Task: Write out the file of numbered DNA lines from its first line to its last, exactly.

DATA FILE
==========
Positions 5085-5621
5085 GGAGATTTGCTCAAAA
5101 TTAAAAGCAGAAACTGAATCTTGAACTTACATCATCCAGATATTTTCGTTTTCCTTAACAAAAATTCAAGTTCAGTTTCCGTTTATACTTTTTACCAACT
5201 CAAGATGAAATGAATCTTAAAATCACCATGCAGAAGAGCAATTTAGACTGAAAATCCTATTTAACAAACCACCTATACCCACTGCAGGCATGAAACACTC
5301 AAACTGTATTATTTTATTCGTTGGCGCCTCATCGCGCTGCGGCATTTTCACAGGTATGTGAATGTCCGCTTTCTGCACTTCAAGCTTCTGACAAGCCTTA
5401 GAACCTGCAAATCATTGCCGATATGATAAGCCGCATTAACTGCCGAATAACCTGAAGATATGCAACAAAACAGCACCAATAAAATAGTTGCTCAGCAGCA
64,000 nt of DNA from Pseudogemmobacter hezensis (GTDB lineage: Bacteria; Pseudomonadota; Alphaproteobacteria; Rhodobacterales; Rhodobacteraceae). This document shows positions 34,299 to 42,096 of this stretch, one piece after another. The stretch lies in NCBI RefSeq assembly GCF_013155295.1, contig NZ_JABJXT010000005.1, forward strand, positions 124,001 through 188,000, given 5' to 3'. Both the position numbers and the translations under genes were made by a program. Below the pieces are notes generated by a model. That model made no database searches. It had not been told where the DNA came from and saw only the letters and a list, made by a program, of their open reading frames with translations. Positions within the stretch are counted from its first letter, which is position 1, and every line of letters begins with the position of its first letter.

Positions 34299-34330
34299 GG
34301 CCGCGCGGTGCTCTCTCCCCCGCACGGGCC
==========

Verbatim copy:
Positions 5085-5621
5085 GGAGATTTGCTCAAAA
5101 TTAAAAGCAGAAACTGAATCTTGAACTTACATCATCCAGATATTTTCGTTTTCCTTAACAAAAATTCAAGTTCAGTTTCCGTTTATACTTTTTACCAACT
5201 CAAGATGAAATGAATCTTAAAATCACCATGCAGAAGAGCAATTTAGACTGAAAATCCTATTTAACAAACCACCTATACCCACTGCAGGCATGAAACACTC
5301 AAACTGTATTATTTTATTCGTTGGCGCCTCATCGCGCTGCGGCATTTTCACAGGTATGTGAATGTCCGCTTTCTGCACTTCAAGCTTCTGACAAGCCTTA
5401 GAACCTGCAAATCATTGCCGATATGATAAGCCGCATTAACTGCCGAATAACCTGAAGATATGCAACAAAACAGCACCAATAAAATAGTTGCTCAGCAGCA
64,000 nt of DNA from Pseudogemmobacter hezensis (GTDB lineage: Bacteria; Pseudomonadota; Alphaproteobacteria; Rhodobacterales; Rhodobacteraceae). This document shows positions 34,299 to 42,096 of this stretch, one piece after another. The stretch lies in NCBI RefSeq assembly GCF_013155295.1, contig NZ_JABJXT010000005.1, forward strand, positions 124,001 through 188,000, given 5' to 3'. Both the position numbers and the translations under genes were made by a program. Below the pieces are notes generated by a model. That model made no database searches. It had not been told where the DNA came from and saw only the letters and a list, made by a program, of their open reading frames with translations. Positions within the stretch are counted from its first letter, which is position 1, and every line of letters begins with the position of its first letter.

Positions 34299-34330
34299 GG
34301 CCGCGCGGTGCTCTCTCCCCCGCACGGGCC